Dwight Ball needs to change tack to win back public trust, says political scientist
After months of controversies, Premier Dwight Ball needs to switch tactics to get his young administration back on track, according to a Memorial University political scientist.
Stephen Tomblin says the premier should become more clear with the public and more aggressive in defining his actions and plans if he's hoping to turn the tide of bad news.
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"The premier has inherited a mess, but he's now brought focus upon himself as opposed to defining the issue in a way that would actually help his government." he said.
Tomblin says these issues are minor compared to the structural financial problem in the province, and the "series of bad decisions in the past."
He claims the government could return focus to those issues if they struck the right chord with the public.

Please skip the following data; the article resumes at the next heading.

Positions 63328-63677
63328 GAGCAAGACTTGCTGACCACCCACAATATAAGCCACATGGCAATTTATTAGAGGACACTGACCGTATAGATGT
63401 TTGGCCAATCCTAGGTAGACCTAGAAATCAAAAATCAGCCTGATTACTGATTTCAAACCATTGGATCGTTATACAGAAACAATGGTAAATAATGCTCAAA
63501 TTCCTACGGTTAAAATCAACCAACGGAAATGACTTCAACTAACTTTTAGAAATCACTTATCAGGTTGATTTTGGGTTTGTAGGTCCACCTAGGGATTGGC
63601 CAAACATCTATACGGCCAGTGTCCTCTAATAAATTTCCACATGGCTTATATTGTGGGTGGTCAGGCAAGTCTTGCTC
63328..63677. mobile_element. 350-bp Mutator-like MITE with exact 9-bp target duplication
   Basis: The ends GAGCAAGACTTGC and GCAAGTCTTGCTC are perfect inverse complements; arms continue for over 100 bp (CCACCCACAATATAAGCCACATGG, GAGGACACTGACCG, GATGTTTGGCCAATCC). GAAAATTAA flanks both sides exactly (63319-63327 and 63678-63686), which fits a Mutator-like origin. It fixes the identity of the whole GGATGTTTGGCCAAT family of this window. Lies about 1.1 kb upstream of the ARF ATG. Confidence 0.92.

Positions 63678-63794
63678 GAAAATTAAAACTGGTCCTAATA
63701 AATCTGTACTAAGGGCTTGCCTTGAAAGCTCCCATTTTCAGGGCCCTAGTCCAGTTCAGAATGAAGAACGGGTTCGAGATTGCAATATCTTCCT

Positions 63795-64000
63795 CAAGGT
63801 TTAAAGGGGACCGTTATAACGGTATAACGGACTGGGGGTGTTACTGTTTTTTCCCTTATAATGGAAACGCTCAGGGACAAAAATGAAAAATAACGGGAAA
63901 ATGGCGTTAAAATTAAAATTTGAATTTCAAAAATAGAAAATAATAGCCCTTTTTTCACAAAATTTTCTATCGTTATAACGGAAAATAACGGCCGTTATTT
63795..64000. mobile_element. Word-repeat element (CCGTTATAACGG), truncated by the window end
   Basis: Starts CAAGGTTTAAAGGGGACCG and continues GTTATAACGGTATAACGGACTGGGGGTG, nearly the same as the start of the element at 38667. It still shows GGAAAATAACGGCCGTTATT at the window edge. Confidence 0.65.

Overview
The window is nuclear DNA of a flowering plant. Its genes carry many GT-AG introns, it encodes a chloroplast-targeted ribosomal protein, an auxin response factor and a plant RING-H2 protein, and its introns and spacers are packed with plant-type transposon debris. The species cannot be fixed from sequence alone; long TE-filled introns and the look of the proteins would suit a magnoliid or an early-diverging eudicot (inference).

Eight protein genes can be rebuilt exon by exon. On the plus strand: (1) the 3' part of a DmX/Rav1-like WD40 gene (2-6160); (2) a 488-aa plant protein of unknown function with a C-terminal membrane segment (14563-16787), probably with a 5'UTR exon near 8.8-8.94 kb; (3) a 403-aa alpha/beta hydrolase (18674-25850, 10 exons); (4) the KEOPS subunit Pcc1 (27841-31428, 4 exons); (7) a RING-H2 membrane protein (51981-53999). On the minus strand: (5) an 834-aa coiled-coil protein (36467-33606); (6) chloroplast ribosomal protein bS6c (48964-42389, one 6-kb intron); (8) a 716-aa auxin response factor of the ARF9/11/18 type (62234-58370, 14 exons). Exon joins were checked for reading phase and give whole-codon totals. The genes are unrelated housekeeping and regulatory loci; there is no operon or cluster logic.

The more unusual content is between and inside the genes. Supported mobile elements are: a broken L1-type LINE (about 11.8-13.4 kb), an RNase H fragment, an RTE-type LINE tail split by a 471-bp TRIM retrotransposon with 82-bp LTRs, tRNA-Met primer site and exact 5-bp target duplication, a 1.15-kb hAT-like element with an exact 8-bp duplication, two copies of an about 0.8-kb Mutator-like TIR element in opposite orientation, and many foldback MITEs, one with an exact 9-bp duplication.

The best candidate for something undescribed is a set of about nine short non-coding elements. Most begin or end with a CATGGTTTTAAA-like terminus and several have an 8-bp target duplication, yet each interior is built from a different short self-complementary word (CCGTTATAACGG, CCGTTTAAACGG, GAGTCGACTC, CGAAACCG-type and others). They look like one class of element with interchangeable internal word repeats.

Tomblin believes that the government has made several communication errors, all of which make it seem like Ball's credibility is at question.
A number of election promises were broken, and the recent he-said, he-said controversy surrounding Martin's departure from Nalcor is not helping.
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Tomblin believes that Ball needs to shed the "ambiguity" and take an upfront approach — just like former Alberta premier Ralph Klein.
"The narrative now is really the integrity and the honesty of the premier. That shouldn't be a problem," he said.
"The public shouldn't be confused. The government should have a very clear position."
The premier showed a glimpse of that side on Tuesday afternoon, when he forcefully denied allegations by Ed Martin that he was personally involved in the severance approval.
Then, Tomblin says the premier should switch attention back to the legacy they received from the PC governments of the past — blame them more often for "the mess of Muskrat Falls."
"Politics is really about gaining credit and avoiding blame, that's the first rule," he said.
"He needs to focus on Danny Williams, he needs to focus on the problems that were created by another administration which he's inherited and he hasn't done that."